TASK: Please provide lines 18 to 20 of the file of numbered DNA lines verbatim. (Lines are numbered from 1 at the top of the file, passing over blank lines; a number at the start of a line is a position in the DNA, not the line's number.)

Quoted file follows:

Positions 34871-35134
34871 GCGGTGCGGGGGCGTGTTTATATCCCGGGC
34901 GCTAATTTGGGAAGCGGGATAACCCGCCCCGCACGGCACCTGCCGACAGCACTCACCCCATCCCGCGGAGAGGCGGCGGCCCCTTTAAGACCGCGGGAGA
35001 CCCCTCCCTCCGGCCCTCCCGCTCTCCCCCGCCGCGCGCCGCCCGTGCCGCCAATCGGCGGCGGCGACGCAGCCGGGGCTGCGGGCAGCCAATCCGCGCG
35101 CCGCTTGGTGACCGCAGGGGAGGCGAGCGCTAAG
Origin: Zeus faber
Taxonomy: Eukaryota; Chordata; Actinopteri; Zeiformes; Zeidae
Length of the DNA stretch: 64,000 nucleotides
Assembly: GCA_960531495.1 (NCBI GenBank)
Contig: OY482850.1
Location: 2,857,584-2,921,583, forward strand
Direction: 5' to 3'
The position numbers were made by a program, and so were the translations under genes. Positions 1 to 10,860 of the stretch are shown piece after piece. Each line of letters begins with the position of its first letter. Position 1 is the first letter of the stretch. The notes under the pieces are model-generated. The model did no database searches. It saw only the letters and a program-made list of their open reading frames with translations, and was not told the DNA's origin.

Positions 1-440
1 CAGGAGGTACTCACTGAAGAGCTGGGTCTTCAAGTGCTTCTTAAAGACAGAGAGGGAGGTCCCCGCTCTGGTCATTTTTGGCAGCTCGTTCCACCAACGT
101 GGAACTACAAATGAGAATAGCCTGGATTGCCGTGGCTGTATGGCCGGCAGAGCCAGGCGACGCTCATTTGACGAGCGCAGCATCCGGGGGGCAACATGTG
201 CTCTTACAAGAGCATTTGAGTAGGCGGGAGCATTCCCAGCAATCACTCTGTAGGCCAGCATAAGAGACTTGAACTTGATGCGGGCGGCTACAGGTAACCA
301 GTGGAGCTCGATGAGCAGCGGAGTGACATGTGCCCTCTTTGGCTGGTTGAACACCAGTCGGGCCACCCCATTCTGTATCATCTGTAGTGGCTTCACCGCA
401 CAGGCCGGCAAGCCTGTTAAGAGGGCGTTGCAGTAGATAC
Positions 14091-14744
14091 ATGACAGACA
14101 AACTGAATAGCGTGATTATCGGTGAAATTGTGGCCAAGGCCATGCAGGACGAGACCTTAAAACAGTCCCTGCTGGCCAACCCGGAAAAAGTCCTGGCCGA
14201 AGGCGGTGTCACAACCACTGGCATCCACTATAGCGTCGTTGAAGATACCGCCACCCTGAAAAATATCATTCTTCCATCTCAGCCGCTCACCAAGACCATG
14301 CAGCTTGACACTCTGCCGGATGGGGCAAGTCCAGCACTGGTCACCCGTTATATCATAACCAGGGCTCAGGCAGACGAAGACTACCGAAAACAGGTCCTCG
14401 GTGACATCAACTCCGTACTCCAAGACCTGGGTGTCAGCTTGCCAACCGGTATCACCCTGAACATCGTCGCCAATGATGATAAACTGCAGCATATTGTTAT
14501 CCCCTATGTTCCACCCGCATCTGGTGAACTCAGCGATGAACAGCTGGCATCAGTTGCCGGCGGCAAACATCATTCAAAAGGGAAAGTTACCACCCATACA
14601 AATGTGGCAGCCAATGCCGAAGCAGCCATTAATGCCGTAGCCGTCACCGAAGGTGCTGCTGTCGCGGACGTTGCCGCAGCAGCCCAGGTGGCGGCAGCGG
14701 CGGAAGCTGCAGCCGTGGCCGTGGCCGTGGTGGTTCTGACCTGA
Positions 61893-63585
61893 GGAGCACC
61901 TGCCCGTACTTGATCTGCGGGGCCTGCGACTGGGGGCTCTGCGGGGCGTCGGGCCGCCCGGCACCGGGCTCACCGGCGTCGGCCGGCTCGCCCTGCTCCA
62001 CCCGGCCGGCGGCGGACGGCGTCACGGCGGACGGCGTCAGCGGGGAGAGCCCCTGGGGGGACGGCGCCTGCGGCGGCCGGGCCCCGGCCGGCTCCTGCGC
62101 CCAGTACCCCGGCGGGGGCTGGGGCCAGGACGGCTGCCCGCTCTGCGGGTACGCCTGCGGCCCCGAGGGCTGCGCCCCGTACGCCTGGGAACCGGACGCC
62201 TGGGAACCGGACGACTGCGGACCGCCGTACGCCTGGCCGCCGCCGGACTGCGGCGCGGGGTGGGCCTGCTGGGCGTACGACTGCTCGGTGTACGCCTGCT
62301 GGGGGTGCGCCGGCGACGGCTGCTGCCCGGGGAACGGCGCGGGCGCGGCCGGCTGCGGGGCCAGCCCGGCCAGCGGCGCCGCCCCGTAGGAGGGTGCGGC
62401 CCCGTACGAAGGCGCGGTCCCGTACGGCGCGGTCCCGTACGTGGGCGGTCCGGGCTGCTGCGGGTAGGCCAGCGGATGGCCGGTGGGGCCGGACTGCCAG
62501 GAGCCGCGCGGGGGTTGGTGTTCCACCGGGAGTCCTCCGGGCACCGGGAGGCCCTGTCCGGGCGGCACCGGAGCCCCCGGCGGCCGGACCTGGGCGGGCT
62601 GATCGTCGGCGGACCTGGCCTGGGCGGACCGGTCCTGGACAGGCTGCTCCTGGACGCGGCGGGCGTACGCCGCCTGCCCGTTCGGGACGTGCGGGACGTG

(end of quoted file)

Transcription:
301 GTGGAGCTCGATGAGCAGCGGAGTGACATGTGCCCTCTTTGGCTGGTTGAACACCAGTCGGGCCACCCCATTCTGTATCATCTGTAGTGGCTTCACCGCA
401 CAGGCCGGCAAGCCTGTTAAGAGGGCGTTGCAGTAGATAC
Positions 14091-14744